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Galleria Cinemas won’t reopen until October at the latest; considering reduced ticket prices

It won’t likely be until October that Galleria Cinemas will resume operations, its President Chris Mortimer said yesterday, adding that the theater won’t open its doors to patrons unless there are movies to show.

Following the global outbreak of COVID-19, major Hollywood studios delayed movie releases to later this year or indefinitely in some cases.

Mortimer said while some movies are scheduled for release as early as September, he doesn’t see his company offering tickets until the end of that month or October.

“Our position on the matter is we’re going to open when there’s new product to play. The cost of operating a theater, the cost of electricity and all of the other costs of running a theater as well as going into late August or September when consumers are generally consumed with school fees and books and all the rest of those other things, I don’t suspect that it’s going to be until late September the earliest or probably October,” he told Guardian Business yesterday.

Mortimer said the company is presently getting sanitizing protocols in place, along with all of the things that are necessary to ensure customers are safe when they do return to the theater.

Another measure being considered right now is lowering the cost of going to the movie theater, given the economic crisis the country has been faced with and the thousands of Bahamians who may have reduced disposable cash.

“We’re looking at how best we can – because we’re going to have a challenged environment – make going to the movies even less expensive for patrons when they come back,” Mortimer said.

“So, we are looking at possibly a reduction in ticket prices so that people’s hard earned money, especially in this environment, that it goes further.”

Like most businesses, Galleria Cinemas was forced to close in March when the country was placed under a state of emergency due to the spread of COVID-19.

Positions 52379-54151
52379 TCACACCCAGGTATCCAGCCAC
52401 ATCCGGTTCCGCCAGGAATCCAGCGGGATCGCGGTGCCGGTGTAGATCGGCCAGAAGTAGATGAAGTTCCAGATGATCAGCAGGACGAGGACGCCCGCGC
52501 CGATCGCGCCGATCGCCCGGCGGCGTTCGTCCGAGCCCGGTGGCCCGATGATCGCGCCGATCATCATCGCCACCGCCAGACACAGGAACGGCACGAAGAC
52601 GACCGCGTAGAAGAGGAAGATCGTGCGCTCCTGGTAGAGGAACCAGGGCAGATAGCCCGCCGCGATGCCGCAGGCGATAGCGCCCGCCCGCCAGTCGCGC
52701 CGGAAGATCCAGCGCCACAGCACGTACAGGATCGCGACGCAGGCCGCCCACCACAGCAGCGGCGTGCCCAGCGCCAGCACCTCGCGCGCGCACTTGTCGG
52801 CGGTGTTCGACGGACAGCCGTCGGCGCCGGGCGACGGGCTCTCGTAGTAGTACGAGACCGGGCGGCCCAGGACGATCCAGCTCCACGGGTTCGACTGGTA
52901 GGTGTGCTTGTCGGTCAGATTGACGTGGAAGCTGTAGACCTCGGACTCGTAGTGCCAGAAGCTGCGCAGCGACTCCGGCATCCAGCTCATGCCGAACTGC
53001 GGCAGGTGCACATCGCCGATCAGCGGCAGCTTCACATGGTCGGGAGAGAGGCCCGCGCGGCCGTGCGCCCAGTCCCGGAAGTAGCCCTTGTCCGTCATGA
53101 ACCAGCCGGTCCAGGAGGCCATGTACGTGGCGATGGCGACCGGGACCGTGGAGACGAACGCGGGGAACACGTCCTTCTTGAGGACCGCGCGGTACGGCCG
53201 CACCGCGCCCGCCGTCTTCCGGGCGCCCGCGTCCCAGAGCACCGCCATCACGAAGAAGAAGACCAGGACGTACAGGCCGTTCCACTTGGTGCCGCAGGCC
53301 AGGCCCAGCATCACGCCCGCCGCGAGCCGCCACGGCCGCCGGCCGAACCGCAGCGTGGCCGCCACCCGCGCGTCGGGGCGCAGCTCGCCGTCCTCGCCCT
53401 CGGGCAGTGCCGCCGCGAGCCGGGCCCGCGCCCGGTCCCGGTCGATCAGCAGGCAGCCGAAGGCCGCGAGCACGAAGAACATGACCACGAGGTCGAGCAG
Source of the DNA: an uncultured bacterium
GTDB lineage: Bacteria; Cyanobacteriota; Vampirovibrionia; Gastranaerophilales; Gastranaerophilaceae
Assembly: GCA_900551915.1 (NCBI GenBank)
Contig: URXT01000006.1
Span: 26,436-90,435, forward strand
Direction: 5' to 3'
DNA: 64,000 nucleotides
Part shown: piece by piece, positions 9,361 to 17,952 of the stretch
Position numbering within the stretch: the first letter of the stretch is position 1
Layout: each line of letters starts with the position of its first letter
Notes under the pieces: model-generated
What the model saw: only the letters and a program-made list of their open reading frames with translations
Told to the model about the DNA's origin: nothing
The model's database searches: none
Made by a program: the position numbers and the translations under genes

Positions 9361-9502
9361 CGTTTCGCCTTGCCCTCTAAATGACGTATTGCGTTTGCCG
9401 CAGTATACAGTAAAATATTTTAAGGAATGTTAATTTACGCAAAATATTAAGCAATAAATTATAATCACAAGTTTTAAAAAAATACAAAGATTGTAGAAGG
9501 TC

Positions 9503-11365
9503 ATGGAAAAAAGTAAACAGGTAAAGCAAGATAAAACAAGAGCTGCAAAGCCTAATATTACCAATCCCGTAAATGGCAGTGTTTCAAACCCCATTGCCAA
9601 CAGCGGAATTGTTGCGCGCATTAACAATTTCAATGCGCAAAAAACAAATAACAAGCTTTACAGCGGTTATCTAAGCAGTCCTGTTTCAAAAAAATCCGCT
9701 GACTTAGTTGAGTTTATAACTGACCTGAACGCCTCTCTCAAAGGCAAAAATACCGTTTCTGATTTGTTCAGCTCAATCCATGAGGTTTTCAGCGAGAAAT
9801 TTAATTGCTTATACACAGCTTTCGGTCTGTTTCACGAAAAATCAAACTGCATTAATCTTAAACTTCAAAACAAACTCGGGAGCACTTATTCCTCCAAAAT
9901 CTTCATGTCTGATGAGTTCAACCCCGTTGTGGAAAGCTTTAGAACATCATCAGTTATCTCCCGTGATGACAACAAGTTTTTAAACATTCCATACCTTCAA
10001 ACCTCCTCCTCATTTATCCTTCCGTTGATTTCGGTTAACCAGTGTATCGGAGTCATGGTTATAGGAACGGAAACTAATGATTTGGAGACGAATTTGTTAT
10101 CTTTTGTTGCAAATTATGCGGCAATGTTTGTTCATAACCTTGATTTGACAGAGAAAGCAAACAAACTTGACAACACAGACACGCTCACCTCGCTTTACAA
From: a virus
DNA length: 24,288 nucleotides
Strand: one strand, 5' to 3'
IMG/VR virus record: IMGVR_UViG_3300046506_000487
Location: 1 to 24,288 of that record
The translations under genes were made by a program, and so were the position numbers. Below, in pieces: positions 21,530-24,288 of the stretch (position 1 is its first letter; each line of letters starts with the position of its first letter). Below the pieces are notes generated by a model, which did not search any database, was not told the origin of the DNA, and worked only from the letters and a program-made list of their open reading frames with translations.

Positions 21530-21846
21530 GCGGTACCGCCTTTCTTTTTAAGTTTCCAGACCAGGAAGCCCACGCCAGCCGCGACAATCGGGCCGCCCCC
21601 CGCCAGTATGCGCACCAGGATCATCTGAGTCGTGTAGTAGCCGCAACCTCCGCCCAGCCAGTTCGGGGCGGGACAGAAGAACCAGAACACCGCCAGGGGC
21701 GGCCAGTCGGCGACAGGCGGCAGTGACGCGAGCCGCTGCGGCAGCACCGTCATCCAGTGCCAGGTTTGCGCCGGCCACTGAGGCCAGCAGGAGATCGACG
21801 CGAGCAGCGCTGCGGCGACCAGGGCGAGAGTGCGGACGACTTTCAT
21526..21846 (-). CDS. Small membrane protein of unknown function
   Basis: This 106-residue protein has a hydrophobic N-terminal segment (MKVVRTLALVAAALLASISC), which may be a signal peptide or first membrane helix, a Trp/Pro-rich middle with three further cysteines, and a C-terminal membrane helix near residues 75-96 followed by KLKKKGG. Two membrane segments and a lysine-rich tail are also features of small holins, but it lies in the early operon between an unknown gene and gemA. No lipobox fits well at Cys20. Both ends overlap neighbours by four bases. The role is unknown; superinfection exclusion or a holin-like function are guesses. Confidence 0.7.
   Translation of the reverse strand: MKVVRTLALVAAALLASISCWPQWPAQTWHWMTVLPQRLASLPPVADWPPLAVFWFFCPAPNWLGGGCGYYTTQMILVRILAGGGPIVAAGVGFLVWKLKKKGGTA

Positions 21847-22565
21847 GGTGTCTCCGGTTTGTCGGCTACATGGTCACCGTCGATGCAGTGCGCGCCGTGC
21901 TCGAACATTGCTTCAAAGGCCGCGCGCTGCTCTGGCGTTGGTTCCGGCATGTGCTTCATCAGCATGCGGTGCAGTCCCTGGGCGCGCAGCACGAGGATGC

However, unlike many businesses deemed non-essential that would have resumed operations when the government relaxed restrictions last month, movie theaters have been ordered to remain closed.

Mortimer said despite this setback he believes the company is on good footing to survive this time being shuttered.

“The good thing is over the course of the past year – last year and this year – basically we have taken the position where we were tightening up expenses. Even from the ending part of April, all of the information that I had received from various insiders in California, was that it was going to be somewhere at the earliest September before theaters could come back. So, basically what we’ve done is we’ve moved to curtail the amount of expenditure over the past several months so that by the time the theater industry is ready to return we will be ready to go,” he said.

“We’re just waiting and we’re getting information from our studio partners as to when they think the exhibition industry is going to return. And quite honestly, it’s not going to return until it returns globally. Because theater chains in China are not open, in the UK for the most part they’re not open, the United States the majors are not open and so with these pictures that cost $200 million or $150 million to produce, none of the major studios are going to release these pictures in this time. So, as long as there are spiking cases of COVID-19 in all of the major markets around the world, I don’t think that there will be any new film product prior to October.”

Asked how much he believes Galleria would have lost financially during this period of closure, Mortimer said, “It’s all subjective, I don’t subscribe to the whole philosophy of ‘this is what we’ve lost’, because you never earned it in the first place, so there is nothing to lose,” he said.

“The fact of the matter is you can base something on a picture and the picture flops and it doesn’t do anything. But like everything else we have been challenged and the only thing we understand that we can control is our expenditure and so, more importantly, what we’ve been doing is trying to hold the costs in terms of expenditure, especially the big ticket items. We’re working with our partners, the landlord and staff to ensure that whenever the government rightly decides the best time for the industry to open, whereby we won’t become a factor in the increase of COVID-19 cases, whenever that happens we will be ready at that time to resume.”

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